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[casting] Aluminum melt and PLA-resin cores

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  • [casting] Aluminum melt and PLA-resin cores

    Disclaimer: I know very little about casting, watched it done, did one pour with a friend... so on so on. So here goes:

    Typically my casting-expert friend makes a pattern, uses that to make the impression in the sand then removes it prior to pouring. It's a bit more complex than that as some of you can probably tell me. :P

    The question came up "what would happen if we left the core in the box and just poured aluminum in." A bit of research shows they do this with polystyrene-foam and some other polymers... but we can't find anything on PLA plastic.

    PLA is the low-temp material that runs through 3D printers, it's very easy to print, gives good results, is inexpensive so on so on so on.

    Question before us is has anyone tried it yet? I'm asking here because you folks have a bit more practical insight than random Google results.

    Our thought process is, 3D printed cores and patterns for casting made from PLA, and if that proves to be unworkable, 3D printed polystyrene. That's a bit more difficult to run as it warps like a $&*(&!!!, worse than ABS in many regards.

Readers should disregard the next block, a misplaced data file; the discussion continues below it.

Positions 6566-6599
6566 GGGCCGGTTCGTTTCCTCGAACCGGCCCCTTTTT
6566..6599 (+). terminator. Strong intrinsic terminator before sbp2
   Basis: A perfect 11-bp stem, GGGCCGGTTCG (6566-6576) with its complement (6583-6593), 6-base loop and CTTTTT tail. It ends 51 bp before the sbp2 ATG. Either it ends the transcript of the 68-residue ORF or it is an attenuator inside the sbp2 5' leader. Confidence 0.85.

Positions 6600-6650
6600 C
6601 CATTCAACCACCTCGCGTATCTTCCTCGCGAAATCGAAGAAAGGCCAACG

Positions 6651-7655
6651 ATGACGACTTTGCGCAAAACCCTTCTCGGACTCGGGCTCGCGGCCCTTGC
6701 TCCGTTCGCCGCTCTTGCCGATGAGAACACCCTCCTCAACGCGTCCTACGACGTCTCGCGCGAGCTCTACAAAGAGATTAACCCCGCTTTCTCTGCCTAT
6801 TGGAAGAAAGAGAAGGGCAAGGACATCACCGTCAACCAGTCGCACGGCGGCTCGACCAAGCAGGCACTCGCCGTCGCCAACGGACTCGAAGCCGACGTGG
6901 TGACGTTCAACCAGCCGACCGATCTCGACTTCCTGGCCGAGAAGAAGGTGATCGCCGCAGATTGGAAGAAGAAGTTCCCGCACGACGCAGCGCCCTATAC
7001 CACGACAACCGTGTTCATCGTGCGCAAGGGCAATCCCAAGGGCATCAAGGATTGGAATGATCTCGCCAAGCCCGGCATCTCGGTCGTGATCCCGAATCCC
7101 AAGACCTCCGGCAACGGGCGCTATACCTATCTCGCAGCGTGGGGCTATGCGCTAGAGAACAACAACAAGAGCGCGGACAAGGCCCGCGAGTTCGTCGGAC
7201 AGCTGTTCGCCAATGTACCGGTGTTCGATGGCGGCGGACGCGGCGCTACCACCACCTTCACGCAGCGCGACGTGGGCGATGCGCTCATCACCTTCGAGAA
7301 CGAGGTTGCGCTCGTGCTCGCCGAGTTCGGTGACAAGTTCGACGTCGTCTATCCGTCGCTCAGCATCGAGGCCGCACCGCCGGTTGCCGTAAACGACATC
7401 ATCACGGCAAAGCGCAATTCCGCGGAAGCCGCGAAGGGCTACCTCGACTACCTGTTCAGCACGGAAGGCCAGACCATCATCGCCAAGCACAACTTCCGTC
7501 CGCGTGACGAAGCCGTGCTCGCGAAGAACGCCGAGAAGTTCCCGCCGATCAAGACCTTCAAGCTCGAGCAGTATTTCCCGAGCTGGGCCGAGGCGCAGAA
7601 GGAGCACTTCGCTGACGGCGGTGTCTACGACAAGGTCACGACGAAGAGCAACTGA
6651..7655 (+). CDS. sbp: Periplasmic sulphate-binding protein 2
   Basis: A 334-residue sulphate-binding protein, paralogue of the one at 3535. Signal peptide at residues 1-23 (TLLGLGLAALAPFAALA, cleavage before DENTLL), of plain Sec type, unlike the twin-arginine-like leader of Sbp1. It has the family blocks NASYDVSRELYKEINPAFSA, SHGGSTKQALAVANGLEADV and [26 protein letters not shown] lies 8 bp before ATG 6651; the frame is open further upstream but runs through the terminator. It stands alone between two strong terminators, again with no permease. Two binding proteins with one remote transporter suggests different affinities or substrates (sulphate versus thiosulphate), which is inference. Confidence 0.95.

• #2
    Foam hasn't much actual material. Solid does.

    Foam burns up and disappears in vapor easily. Solid PLA or solid anything may not be so co-operative.

    When foam burns up or vaporizes, there is not much vapor etc. Solid PLA would likely make a lot more due to there being more material, so it may foul up the mold extensively.
    1601 2137 5683 1002 1437

    Keep eye on ball.
    Hashim Khan

    If you look closely at a digital signal, you find out it is really analog......

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    • #3
      Well here's the fun part -- I can vary the infill density and even 3D print hollow parts. That's what caught my casting-friend's attention.

      Starting to look like this may be one of those "going to have to try it and report back" situations.

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      • #4
        I do that fairly often. Try it and see if it works, or can be made workable. Sometimes that's the only way to know.
        Kansas City area

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        • #5
          Originally posted by Toolguy View Post
          I do that fairly often. Try it and see if it works, or can be made workable. Sometimes that's the only way to know.
          Either someone tried it and died horribly (thus it didn't get posted) or it worked so well they repressed all the information through murder and if we try it we'll get murdered too.

          Guess we'll find out next time he does a can-melt...

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          • #6
            Typically with PLA, you do an investment casting because as mentioned previously, PLA will vaporize and boil and basically blow the aluminum out of the mold. They do make filament specifically for a lost wax type of process. It is called Moldlay and is some sort of extrudable wax.